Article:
Blood pressure and muscle sympathetic nerve activity during cold pressor stress: Fitness and gender

Rod K. Dishman*, Yoshio Nakamura, Erica M. Jackson, Chester A. Ray

*Corresponding author for this work

Research output: Contribution to journalArticlepeer-review

28 Citations (Scopus)


We examined putative autonomic and hemodynamic mechanisms that might explain our prior finding that cardiorespiratory fitness mitigates blood pressure responses by normotensive women during the hand cold pressor test. We report that fitness level was inversely related to increases in systolic and diastolic blood pressures and muscle sympathetic nerve activity (MSNA) during the cold pressor among women but not men. The pattern of responses among fitter women was consistent with decreased central sympathetic outflow resulting in reduced stroke volume or dampened peripheral resistance in vascular beds other than calf skeletal muscle. Fitter men and women had slightly larger increases in blood pressure during mental arithmetic, but otherwise fitness was not directly related to stress responses. The results further encourage consideration of cardiorespiratory fitness as a modifying covariate when the hand cold pressor test is used as a predictor of future hypertension among women.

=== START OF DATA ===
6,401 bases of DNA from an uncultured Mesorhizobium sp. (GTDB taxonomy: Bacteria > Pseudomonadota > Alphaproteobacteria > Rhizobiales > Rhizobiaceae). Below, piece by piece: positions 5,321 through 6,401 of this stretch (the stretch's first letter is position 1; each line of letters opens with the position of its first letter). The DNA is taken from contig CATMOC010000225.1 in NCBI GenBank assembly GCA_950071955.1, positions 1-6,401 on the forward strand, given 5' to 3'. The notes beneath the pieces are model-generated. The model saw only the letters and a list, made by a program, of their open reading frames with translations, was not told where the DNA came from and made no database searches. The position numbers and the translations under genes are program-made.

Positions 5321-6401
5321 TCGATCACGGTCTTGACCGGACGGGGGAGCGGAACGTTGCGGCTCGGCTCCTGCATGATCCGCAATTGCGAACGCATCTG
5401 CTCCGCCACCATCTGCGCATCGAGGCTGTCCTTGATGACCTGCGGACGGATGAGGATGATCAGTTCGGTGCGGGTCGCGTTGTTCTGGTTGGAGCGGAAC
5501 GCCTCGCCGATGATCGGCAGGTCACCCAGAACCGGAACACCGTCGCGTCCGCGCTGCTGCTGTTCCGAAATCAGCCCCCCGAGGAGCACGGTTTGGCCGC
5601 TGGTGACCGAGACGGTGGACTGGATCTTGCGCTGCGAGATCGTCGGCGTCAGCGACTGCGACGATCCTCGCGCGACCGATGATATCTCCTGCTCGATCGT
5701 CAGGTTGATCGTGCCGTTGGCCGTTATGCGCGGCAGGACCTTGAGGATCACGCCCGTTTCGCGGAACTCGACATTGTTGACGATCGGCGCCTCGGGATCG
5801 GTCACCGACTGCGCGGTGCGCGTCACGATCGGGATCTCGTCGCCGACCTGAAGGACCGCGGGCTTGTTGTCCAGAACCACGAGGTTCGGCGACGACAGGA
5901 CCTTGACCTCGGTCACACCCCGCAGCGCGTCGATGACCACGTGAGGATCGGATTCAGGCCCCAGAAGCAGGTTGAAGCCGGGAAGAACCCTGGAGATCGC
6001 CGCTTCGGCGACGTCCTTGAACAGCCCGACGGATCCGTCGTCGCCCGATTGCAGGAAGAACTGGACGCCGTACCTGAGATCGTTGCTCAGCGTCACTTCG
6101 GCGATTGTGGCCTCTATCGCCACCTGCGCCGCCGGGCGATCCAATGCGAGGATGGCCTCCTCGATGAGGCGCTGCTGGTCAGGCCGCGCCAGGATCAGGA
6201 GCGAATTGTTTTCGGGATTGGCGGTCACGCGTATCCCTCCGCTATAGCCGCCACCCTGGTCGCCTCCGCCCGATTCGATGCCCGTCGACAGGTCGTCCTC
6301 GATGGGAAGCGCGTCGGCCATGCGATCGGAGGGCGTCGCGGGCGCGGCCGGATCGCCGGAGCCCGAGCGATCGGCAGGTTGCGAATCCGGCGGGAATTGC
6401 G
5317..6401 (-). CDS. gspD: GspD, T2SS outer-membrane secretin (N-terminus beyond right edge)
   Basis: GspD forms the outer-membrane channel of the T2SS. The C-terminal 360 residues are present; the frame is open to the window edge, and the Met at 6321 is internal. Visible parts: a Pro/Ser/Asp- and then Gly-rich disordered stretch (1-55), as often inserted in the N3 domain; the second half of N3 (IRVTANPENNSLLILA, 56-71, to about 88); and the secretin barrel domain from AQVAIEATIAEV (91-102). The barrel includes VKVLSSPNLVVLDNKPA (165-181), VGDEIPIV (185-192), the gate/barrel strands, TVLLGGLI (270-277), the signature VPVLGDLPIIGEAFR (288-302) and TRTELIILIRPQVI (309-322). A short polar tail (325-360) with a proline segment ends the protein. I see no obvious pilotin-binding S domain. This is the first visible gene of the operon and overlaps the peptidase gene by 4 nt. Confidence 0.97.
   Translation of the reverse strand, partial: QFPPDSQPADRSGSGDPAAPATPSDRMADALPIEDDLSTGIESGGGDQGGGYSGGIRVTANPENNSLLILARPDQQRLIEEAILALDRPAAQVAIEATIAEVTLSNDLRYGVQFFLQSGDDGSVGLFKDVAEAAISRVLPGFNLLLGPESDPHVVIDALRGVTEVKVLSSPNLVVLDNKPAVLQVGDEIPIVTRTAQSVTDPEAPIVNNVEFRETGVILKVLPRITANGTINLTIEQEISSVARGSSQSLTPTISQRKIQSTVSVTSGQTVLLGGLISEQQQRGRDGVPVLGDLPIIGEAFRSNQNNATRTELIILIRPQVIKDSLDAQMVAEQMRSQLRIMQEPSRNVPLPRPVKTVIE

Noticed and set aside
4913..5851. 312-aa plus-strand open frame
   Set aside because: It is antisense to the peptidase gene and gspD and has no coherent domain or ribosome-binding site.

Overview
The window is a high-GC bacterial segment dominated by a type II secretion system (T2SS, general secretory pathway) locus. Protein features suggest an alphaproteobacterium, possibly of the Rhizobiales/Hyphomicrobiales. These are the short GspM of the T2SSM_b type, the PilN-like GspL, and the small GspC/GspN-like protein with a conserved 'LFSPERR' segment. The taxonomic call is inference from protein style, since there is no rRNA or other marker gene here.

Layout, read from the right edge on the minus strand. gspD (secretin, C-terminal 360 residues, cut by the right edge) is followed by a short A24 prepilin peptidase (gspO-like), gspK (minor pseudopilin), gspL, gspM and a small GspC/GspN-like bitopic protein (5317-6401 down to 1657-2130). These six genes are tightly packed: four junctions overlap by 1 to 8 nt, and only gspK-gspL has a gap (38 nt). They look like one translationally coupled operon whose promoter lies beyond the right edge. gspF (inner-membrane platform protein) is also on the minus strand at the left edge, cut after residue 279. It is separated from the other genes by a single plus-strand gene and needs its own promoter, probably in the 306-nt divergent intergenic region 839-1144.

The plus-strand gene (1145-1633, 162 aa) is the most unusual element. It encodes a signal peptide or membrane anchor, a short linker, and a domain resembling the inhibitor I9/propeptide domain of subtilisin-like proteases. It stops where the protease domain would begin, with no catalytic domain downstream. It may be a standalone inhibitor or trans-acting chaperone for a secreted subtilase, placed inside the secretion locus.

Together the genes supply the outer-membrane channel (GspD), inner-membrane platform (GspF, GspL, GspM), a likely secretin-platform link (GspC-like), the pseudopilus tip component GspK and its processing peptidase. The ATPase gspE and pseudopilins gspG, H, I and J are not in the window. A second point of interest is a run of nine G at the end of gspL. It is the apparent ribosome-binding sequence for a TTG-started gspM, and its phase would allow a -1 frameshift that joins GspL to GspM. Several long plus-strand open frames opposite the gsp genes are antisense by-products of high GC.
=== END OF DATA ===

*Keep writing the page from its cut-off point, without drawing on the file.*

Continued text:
Original languageEnglish
Pages (from-to)370-380
Number of pages11
Issue number3
Publication statusPublished - 2003 May


  • Calf blood flow
  • Cardiovascular reactivity
  • Heart rate variability
  • Vascular resistance

ASJC Scopus subject areas

  • Neuroscience(all)
  • Neuropsychology and Physiological Psychology
  • Experimental and Cognitive Psychology
  • Neurology
  • Endocrine and Autonomic Systems
  • Developmental Neuroscience
  • Cognitive Neuroscience
  • Biological Psychiatry


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